CHIEF MEDICAL OFFICER’S REPORT
Events of the past year have emphasised that, in health matters, no country can regard itself as an island, cut off from outside developments. Health crises in our region and in the broader world demanded our attention and were the focus of increasing allocations of Australian health resources.
Much effort was devoted to preparing the nation for an emergency such as an influenza pandemic. The resulting planning and stockpiling of medicines has greatly increased our ability to respond to such an eventuality and to minimise the cost to Australians in health, social and economic terms.
The last 12 months have also seen national initiatives to improve the health of all Australians and to tackle areas of concern which have the potential to reverse the long-running trend to longer life expectancy - such as obesity, chronic disease, mental illness and Indigenous health and shortages in the health workforce.
The challenges that face Australia and virtually all other countries in respect of the health workforce shortages are being addressed in a multi-faced approach. As well as increasing training for doctors, nurses and allied health professionals, we are examining new and more efficient ways of delivering vital services. However, until these measures have their full impact, we will continue to rely to some degree on overseas trained health professionals to assist.
Protecting our Health from Major Threats
Improved public health and vaccinations in the 20th century have led to greatly reduced mortality and morbidity from traditional infectious diseases. The current environment, however, requires us to be vigilant against both old diseases such as polio, which has re-emerged in our neighbour, Indonesia, and new diseases such as avian influenza, H5N1, and Severe Acute Respiratory Syndrome.
A significant part of my work this year focused on the continued preparations for the possible emergence of an influenza pandemic arising from the H5N1 avian influenza strain. While it is impossible to predict when such a pandemic might occur, or to be certain that it will occur, the potential death toll in an uncontrolled epidemic is such that we must have robust systems in place to contain or prevent the spread of the virus as much as possible if a significant outbreak occurs.
To focus our efforts, in early 2006 the Office of Health Protection (OHP) was established within the Department to boost Australia’s capacity to develop and coordinate planning and responses to health threats. The OHP will have a major role in coordinating expert advice on the risk of disease outbreaks and in developing a national disease surveillance system. The OHP will also consolidate and build on the work already undertaken by the Australian Government to manage communicable diseases and to maintain Australia’s biosecurity.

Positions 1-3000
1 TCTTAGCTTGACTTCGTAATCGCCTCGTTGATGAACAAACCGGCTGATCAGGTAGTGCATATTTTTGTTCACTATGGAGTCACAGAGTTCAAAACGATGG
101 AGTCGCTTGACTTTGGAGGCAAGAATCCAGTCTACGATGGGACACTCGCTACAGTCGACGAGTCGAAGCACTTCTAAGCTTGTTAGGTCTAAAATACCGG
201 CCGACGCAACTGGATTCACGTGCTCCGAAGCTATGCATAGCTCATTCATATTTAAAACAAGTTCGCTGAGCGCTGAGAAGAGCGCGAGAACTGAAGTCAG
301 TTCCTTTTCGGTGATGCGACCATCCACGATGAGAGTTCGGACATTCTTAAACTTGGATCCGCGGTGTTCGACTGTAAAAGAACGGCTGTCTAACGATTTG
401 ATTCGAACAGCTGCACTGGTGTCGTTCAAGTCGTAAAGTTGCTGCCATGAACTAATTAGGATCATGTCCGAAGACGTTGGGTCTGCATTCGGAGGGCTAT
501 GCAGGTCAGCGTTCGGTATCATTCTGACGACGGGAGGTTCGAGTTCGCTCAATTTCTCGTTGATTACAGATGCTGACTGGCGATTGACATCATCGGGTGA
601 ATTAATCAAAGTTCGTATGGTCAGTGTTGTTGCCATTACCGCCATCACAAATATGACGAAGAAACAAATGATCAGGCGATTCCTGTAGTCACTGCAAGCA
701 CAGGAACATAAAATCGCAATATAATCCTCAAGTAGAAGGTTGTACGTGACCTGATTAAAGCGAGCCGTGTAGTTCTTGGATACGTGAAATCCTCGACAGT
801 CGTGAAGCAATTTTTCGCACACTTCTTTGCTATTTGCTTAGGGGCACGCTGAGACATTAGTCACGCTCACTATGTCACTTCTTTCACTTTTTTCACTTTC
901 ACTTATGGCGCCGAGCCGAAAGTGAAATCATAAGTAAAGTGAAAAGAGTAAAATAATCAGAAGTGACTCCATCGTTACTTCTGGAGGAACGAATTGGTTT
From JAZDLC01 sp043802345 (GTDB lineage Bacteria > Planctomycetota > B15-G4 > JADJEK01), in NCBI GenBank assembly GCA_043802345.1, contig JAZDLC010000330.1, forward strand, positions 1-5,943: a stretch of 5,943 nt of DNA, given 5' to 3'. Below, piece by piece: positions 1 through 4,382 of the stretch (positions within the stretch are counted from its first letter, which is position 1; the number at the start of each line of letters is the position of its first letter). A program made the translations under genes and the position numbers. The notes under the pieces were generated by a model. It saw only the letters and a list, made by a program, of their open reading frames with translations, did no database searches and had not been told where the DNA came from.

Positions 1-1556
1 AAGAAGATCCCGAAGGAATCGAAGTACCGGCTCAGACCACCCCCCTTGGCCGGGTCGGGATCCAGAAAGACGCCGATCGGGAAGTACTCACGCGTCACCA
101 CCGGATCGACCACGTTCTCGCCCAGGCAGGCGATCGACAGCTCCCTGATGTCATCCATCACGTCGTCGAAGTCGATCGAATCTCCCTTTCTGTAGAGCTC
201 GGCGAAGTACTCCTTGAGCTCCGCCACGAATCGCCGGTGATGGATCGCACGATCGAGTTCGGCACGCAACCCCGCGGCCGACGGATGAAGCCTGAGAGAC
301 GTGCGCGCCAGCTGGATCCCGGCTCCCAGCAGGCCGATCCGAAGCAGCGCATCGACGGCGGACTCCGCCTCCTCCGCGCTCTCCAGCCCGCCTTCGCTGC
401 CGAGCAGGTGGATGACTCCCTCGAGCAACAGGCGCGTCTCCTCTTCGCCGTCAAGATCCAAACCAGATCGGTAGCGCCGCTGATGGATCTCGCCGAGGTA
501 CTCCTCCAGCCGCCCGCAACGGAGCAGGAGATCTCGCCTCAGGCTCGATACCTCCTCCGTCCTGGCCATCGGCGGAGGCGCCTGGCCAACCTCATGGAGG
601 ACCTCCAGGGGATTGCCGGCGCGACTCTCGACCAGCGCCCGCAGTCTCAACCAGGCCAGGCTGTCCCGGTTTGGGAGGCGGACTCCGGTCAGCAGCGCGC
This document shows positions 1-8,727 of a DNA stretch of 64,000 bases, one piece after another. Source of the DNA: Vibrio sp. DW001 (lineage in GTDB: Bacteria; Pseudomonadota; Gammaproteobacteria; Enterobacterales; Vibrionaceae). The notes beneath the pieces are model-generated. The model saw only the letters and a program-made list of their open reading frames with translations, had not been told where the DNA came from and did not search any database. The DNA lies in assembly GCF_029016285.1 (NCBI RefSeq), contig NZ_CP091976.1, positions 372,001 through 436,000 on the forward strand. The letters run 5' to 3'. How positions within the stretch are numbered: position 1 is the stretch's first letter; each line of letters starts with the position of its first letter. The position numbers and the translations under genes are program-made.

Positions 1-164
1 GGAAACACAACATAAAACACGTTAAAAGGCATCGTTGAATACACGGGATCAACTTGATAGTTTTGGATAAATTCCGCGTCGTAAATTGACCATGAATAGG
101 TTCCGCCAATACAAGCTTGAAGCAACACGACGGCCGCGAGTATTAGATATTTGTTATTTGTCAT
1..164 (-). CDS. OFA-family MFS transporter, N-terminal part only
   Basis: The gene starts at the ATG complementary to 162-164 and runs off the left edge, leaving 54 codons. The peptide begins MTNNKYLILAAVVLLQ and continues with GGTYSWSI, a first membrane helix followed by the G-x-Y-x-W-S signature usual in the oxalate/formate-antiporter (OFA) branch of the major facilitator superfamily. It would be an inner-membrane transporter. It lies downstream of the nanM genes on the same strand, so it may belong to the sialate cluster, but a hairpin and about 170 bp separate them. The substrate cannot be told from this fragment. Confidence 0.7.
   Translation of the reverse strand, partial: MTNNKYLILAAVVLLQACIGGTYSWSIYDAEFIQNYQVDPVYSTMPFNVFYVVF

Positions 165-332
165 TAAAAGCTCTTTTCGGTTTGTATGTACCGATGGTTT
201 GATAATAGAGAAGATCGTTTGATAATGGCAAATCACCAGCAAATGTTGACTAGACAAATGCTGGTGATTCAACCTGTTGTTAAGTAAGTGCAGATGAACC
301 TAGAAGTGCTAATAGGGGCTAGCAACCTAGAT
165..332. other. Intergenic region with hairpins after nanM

Our plans have focused on the possibility of the deadly influenza H5N1, or 'bird flu' virus, mutating from a poultry virus to one that is easily transmitted from human to human. While there have been some subtle shifts in the genetic make-up of the virus, it remains predominantly a disease of birds, with relatively few cases of human infection to date, but one which causes serious consequences to humans when transmission does occur. Of the 228 worldwide human H5N1 cases reported up to 30 June 2006, 130 (57 per cent) were fatal.
An important development was the recent research into types of vaccines that might be of value in a pandemic. We are working collaboratively with several vaccine producers both in Australia and overseas on a variety of strategies to ensure that we have optimal access to the right types of vaccines when needed.
We are continuing to build our national stockpile of drugs and medical equipment to supplement stocks presently available in the states and territories in the event a pandemic should occur.
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Australian Health Management Plan for Pandemic Influenza
In May this year, Minister Abbott launched a revised Influenza
Management Plan that draws on the latest epidemiological modelling.
The plan suggests that strict containment strategies employed at the onset
of a pandemic could prevent or slow wider spreading of the virus, and
buy time for laboratories to develop an effective vaccine.
We are working closely with the states and territories to ensure that
the principles contained in the Australian
National Action Plan for Human Influenza Pandemic are harmonised across
all national and state and territory plans.
Containment measures in the Australian Health Management Plan for Pandemic Influenza that would need to be adopted early in the development of a pandemic include:
- escalating border control and quarantine measures to reduce the risk of overseas travellers bringing a pandemic virus into Australia, including potential restrictions on travel from affected regions if a pandemic emerges;
- adoption of basic infection control, such as cough and sneeze etiquette, frequent hand washing and the wearing of masks on public transport;
- social distancing practices, like avoiding crowded public gatherings and short-term home quarantine for people exposed to an infected person; and
- targeted provision of antivirals to people exposed or at continuous high risk of exposure to the virus rather than to broad categories of workers (to ensure the stockpile is used to best effect in slowing or stopping the spread of the virus and to ensure it lasts as long as possible).
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Our whole-of-government approach has positioned Australia as the regional leader in preparing a response to emerging diseases and potential pandemics, and to health disasters and emergencies.